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Karnataka: How A Government Job Spelt Doom For 37 Dalit Families

Four months after being hounded out of their village, no respite in sight for these ‘untouchables’
Imran Khan

2013-03-23 , Issue 12 Volume 10

Castaways Ostracised Dalits demand land and security

When , 33, applied for a job as a cook at an anganwadi, little did she know that it would blow up into a crisis, not only for her, but for all the 37 families in her village. For nearly four months, the community of village in Chitradurga district, 200 km from Bengaluru, has been protesting at Freedom Park in the state capital, against their ostracisation by the upper-caste residents of , a village 12 km from Shivanagar.

The upper castes are adamant they won’t allow Lakshmamma, a Dalit woman, to cook for their children at the anganwadi, and have enforced a social boycott on her community as “collective punishment” for her refusal to quit her job.

Lakshmamma had been thrilled when she saw the advertisement for the job in a local newspaper in August last year. Like most Dalits in her village, her husband Nagaraj, 43, worked as a labourer for upper- caste landowners in Majure.

The anganwadi job meant a lot to the family of five that could barely make ends meet. So when Lakshmamma finally landed the job, it could have been the beginning of a better life for her family.

But trouble started the day she joined work at the anganwadi in Majure. The upper- caste residents of the village, comprising Lingayats and Vokkaligas, refused to allow a Dalit woman to cook for their children at the anganwadi. At a hurriedly convened meeting, the upper-caste elders decided to ask Lakshmamma to sign a letter of resignation. When she refused, the elders decided to impose a social boycott on the entire Dalit community of Shivanagar.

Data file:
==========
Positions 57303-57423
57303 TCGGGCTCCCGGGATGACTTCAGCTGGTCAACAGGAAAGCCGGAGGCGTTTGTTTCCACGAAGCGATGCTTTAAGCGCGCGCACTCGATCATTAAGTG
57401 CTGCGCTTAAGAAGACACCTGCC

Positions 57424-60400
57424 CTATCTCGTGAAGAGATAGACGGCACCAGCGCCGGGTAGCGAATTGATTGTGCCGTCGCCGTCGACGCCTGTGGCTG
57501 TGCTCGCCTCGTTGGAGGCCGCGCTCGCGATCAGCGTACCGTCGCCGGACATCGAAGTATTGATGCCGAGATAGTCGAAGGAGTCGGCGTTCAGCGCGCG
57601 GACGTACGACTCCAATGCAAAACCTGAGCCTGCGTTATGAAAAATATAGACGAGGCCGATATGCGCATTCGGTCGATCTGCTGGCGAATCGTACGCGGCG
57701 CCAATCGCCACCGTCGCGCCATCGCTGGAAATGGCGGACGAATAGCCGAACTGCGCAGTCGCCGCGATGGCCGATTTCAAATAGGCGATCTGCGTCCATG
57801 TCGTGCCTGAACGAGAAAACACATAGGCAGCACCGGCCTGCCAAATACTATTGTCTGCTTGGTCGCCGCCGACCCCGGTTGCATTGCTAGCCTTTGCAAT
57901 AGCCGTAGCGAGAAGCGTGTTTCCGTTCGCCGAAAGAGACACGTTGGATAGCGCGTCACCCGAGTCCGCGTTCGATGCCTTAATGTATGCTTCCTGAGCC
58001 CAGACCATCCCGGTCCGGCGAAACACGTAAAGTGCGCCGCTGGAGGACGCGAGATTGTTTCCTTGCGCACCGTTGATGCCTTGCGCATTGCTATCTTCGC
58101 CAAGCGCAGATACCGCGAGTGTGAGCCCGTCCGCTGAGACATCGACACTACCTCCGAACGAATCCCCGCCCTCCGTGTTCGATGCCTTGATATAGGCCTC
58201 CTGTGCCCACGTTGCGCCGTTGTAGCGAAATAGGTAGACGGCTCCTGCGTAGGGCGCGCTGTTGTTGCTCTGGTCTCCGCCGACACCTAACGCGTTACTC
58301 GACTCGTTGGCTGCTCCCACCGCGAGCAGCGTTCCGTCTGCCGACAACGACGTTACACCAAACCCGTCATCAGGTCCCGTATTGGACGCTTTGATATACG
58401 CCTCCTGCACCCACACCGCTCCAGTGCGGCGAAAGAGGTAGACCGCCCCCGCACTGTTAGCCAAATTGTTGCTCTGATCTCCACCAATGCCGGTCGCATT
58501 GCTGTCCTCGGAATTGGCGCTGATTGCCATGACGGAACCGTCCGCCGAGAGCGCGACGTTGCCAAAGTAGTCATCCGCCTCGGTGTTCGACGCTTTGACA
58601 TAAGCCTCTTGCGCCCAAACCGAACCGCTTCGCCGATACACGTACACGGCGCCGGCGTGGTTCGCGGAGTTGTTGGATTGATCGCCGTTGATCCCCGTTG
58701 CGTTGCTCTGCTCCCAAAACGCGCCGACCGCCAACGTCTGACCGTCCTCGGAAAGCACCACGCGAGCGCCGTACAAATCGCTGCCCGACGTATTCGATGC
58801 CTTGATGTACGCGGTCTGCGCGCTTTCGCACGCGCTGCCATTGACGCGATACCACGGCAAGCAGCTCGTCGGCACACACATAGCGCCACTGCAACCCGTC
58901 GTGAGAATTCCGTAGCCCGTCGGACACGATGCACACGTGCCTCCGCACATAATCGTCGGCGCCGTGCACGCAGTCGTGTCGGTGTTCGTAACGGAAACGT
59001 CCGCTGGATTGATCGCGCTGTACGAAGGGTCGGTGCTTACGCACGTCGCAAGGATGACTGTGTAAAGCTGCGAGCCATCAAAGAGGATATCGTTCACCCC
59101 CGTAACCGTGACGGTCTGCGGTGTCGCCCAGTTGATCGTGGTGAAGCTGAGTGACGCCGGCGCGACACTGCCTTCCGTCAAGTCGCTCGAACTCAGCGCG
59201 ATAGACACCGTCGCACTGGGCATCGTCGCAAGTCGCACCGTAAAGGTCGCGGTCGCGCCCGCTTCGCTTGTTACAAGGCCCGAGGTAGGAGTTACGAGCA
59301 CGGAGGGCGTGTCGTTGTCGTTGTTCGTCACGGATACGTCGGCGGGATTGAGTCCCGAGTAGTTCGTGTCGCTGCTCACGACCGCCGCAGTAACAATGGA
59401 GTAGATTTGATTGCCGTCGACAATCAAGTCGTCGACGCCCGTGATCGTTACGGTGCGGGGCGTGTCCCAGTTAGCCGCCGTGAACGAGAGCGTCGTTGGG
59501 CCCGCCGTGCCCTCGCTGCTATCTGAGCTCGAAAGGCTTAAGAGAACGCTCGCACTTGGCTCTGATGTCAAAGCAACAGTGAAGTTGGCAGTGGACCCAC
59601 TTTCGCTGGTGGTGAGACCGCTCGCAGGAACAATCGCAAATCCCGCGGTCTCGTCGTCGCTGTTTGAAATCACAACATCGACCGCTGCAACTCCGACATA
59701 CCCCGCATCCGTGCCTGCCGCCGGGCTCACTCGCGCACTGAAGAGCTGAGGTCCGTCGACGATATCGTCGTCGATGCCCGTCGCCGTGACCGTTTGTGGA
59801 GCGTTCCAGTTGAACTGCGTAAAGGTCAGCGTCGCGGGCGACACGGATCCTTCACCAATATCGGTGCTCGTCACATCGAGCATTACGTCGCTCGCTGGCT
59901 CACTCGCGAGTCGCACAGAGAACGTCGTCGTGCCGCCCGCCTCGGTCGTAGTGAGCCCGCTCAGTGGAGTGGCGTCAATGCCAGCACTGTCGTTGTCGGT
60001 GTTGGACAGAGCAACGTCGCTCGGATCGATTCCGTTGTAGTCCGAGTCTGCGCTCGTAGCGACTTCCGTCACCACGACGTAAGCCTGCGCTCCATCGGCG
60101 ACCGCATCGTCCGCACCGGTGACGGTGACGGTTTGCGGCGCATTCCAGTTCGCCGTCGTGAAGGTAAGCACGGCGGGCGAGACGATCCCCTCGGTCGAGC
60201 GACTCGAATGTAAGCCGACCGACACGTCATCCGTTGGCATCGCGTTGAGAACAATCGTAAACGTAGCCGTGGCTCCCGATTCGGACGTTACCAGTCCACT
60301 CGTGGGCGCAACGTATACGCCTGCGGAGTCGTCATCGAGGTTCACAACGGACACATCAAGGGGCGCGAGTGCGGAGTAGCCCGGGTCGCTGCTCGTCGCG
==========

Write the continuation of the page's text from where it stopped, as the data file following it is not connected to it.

The boycott meant the Dalits were not allowed to buy anything from the local shops, nor could they work in the fields and houses of the upper-caste landowners — their basic source of livelihood. In effect, the Dalits had been rendered jobless.

In protest, the Dalits organised a sit-in at the Hiriyur taluk office on 15 November last year. Demanding the intervention of the local police and the district administration to end their persecution, they not only protested half-naked, but six of them even went to the extreme of smearing themselves with human excreta to symbolise their intolerable plight, hoping the officials would be shocked into taking action.

The protest led to action, no doubt, but it was against the protesters. Six protesters — who had smeared themselves with human excreta — were arrested on charges of disturbing the peace. “The police torched our tents. Fearing for our lives, we went to Bengaluru and set up camp at Freedom Park,” says Bhojraj, one of those arrested. Since then, a tent at Freedom Park has been home to the 37 Dalit families of Shivanagar.

The protesters allege the police action was carried out at the behest of local MLA (Independent) D Sudhakar. When contacted by TEHELKA, the MLA flatly denied that anything of the kind happened in his constituency. “It is just a conspiracy to malign my name,” he says. “I have done enough for the Dalits.”

The dalit protesters at Freedom Park are staring at an uncertain future. Too scared to return to their village, they are worried about their children’s education and desperate for alternative avenues of employment.

“We sent petitions to the chief minister and the social welfare minister, but nothing has happened so far,” says TD Rajagiri, president of the Dalit Sangharsh Samiti (B Krishnappa faction), which is supporting the agitation. “We are requesting the government to provide land and security to the Dalits. They cannot go back to work for Majure’s upper-caste landowners.”

Social Welfare Minister A Narayanaswamy told it’s impossible to give land to all the Dalit families at once. “We will give land to some of them this year, and to another batch, the next year. Unless and until they agree to this, nothing can move forward. But they have refused so far.”

After challenging the unwritten code of untouchability, facing persecution and protesting for nearly four months, Lakshmamma is left wondering if it was indeed a mistake to apply for that job. It remains to be seen if the state authorities can reassure her and the other protesting Dalits that their future would not be all dark.

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